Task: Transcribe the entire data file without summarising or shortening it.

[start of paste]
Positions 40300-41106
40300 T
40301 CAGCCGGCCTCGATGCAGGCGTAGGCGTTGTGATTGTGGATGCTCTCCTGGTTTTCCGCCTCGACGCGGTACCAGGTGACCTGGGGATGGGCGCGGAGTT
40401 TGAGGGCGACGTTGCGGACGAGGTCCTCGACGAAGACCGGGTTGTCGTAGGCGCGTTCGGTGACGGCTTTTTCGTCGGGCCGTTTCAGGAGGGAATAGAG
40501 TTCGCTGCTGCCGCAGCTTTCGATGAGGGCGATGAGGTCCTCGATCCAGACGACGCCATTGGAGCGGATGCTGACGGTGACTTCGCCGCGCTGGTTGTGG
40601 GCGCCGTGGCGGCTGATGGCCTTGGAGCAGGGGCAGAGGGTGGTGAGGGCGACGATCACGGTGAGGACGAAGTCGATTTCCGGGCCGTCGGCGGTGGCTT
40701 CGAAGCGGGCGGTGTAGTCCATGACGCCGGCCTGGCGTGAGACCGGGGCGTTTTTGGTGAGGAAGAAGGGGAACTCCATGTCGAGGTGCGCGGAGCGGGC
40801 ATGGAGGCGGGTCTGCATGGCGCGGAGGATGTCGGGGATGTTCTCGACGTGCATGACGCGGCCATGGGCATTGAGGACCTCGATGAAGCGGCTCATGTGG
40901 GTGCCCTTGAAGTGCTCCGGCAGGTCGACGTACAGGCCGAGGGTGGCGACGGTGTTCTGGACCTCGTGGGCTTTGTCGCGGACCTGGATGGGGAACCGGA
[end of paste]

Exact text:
Positions 40300-41106
40300 T
40301 CAGCCGGCCTCGATGCAGGCGTAGGCGTTGTGATTGTGGATGCTCTCCTGGTTTTCCGCCTCGACGCGGTACCAGGTGACCTGGGGATGGGCGCGGAGTT
40401 TGAGGGCGACGTTGCGGACGAGGTCCTCGACGAAGACCGGGTTGTCGTAGGCGCGTTCGGTGACGGCTTTTTCGTCGGGCCGTTTCAGGAGGGAATAGAG
40501 TTCGCTGCTGCCGCAGCTTTCGATGAGGGCGATGAGGTCCTCGATCCAGACGACGCCATTGGAGCGGATGCTGACGGTGACTTCGCCGCGCTGGTTGTGG
40601 GCGCCGTGGCGGCTGATGGCCTTGGAGCAGGGGCAGAGGGTGGTGAGGGCGACGATCACGGTGAGGACGAAGTCGATTTCCGGGCCGTCGGCGGTGGCTT
40701 CGAAGCGGGCGGTGTAGTCCATGACGCCGGCCTGGCGTGAGACCGGGGCGTTTTTGGTGAGGAAGAAGGGGAACTCCATGTCGAGGTGCGCGGAGCGGGC
40801 ATGGAGGCGGGTCTGCATGGCGCGGAGGATGTCGGGGATGTTCTCGACGTGCATGACGCGGCCATGGGCATTGAGGACCTCGATGAAGCGGCTCATGTGG
40901 GTGCCCTTGAAGTGCTCCGGCAGGTCGACGTACAGGCCGAGGGTGGCGACGGTGTTCTGGACCTCGTGGGCTTTGTCGCGGACCTGGATGGGGAACCGGA